Where The Legend of Legacy will be most scrutinized and examined is its battle system. The player character, and two characters the player recruits, work together by using set abilities from equipped weapons and spells to create combos and ultimately unleash new abilities and unlock new combos. The abilities used in battle play an influencing role in what stats level up on the character, and ultimately the player will want to find the best combos for the setup they are using. This is often interrupted by the fact that combos don’t always go off as intended. Sometimes, a character acts sooner than expected. Other times, the character learns a new skill which would be great in the long-term, but in the short term can throw an entire battle because the combo that was needed to secure victory has been sabotaged. Other times, the combo simply doesn’t work at all.

Players will also need to set battle formations for their character. This is done by setting specific stances for their character: Attack, Defense, and Support. Each stance has its own benefits, but also sets a player up to be vulnerable to specific enemy formations and attacks. They will also learn how to cast magic from one of the three elements available to the player (Fire, Water and Wind) which has a Paper-Rock-Scissor effect with the game and also clashes against a fourth type of magic that is only available to enemies. It takes a bit to learn, but once the basics were there the system felt intuitive and challenging. It is worth noting that the game expects the player to pay attention to an elemental affinity for the map or area that the characters are currently on, as at times some magic works better than others. There’s also some skill to knowing when to stop using an element, as increasing its strength during a fight for the players means it can also do more damage for the enemies who might use the same magic, as well. Finally, certain monsters can actually steal the contract to an element away, meaning the player can’t use magic of its affinity until they steal it back. This will keep players on their toes, as opposed to settling into a grind of hoping the same combo will go off time after time.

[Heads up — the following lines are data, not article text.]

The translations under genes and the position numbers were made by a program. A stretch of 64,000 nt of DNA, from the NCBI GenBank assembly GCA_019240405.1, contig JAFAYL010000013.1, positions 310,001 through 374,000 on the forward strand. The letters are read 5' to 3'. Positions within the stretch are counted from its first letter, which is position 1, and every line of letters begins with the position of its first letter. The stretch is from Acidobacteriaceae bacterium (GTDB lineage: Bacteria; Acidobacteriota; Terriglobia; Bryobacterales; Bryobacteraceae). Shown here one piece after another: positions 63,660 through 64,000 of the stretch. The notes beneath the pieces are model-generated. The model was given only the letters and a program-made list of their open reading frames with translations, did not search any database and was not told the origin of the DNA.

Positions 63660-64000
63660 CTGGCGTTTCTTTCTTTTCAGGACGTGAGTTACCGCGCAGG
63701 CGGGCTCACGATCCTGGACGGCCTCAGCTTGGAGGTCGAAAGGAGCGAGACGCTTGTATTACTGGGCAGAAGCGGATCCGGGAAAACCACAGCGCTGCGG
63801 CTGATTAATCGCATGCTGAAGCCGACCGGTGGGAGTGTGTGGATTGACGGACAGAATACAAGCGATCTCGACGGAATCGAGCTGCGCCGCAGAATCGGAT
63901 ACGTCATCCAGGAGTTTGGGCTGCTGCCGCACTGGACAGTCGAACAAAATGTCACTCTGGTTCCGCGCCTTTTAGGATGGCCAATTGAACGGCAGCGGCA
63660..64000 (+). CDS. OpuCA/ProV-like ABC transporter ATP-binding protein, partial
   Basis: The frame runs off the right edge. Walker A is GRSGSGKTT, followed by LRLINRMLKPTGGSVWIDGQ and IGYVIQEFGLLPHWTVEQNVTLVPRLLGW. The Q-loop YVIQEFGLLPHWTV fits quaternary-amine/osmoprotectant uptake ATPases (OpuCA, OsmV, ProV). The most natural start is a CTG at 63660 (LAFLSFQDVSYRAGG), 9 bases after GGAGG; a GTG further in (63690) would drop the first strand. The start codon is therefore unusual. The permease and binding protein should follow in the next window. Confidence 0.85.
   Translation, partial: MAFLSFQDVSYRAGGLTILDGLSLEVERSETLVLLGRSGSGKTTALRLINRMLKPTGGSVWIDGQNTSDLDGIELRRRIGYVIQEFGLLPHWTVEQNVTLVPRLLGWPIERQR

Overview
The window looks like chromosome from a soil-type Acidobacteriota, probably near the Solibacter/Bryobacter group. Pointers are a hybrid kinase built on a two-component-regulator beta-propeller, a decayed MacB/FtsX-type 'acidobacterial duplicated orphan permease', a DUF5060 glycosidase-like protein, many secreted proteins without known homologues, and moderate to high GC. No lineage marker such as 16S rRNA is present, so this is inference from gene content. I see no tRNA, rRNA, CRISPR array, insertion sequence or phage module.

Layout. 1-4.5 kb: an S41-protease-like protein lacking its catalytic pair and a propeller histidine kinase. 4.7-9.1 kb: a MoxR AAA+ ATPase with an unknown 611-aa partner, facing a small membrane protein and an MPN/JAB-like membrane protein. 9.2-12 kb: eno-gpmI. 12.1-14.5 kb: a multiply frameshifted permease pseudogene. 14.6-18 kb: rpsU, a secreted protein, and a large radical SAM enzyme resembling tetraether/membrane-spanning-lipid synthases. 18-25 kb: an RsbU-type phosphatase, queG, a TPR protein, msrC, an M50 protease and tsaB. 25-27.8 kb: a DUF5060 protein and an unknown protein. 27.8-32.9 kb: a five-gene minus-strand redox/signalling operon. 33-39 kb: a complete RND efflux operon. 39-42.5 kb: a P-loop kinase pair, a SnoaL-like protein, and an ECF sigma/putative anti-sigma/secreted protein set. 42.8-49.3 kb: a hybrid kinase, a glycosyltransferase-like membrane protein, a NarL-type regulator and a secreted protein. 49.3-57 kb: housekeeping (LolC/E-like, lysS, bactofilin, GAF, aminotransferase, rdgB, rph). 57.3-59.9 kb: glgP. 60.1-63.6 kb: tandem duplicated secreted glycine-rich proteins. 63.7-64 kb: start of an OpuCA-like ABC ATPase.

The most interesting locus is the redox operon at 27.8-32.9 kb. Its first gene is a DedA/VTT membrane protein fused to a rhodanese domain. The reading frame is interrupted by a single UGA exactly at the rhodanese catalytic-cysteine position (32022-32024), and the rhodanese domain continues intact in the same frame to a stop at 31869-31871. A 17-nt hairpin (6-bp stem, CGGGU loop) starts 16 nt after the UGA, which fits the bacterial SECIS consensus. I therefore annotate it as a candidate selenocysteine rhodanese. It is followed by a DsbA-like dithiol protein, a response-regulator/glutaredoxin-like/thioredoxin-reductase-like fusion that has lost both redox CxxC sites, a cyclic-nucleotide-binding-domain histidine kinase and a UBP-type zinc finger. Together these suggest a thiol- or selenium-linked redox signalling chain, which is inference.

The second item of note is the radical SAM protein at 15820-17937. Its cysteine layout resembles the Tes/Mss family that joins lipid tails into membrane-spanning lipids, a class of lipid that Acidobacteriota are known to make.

It’s a good thing that the fights in The Legend of Legacy feel so satisfying, because there’s so many of them. Fortunately, running away from a single battle takes the party all the way back to the entrance of a map, which means they can go get healed up if they absolutely need it. Unfortunately, every time a player falls in battle and then is cured back to consciousness, their maximum HP goes down. This isn’t permanent, but it means that returning to full health can only be done away from the battlefield, which can break up the flow of progress and make a particularly bad random encounter completely ruin an entire crawl of an area. At least the game forsakes the idea of equipment that can break or Life Points, two staples of previous SaGa titles.

The Legend of Legacy is a solid game, through and through, but the rub is that it’s a solid SaGa style game. This means the question the potential player needs to ask isn’t “Is this game good?” but rather “Do I like SaGa style games?” If the player does, this game is a welcome addition to their library. If the player is unsure, this is the first time in ten years they’ll be able to learn for themselves. If they’ve disliked previous titles in the franchise, they’re not going to find this games lack of a real story, difficulty spikes, or pseudo-random stat leveling any more fun here. If there is one hidden boon for the game, it’s that the success or failure of this spiritual successor to the SaGa series may influence the likelihood of the franchise’s next actually successor, the announced SaGa: Scarlet Grace for the Playstation Vita, coming stateside as well.

-Timothy Olsen

Score Breakdown
Out of 10
See our Review Criteria
Gameplay Great
Story Bad
Graphics Great
Sound/Music Very Good
Replay Value Very Good
The Verdict: Yep, it’s a SaGa game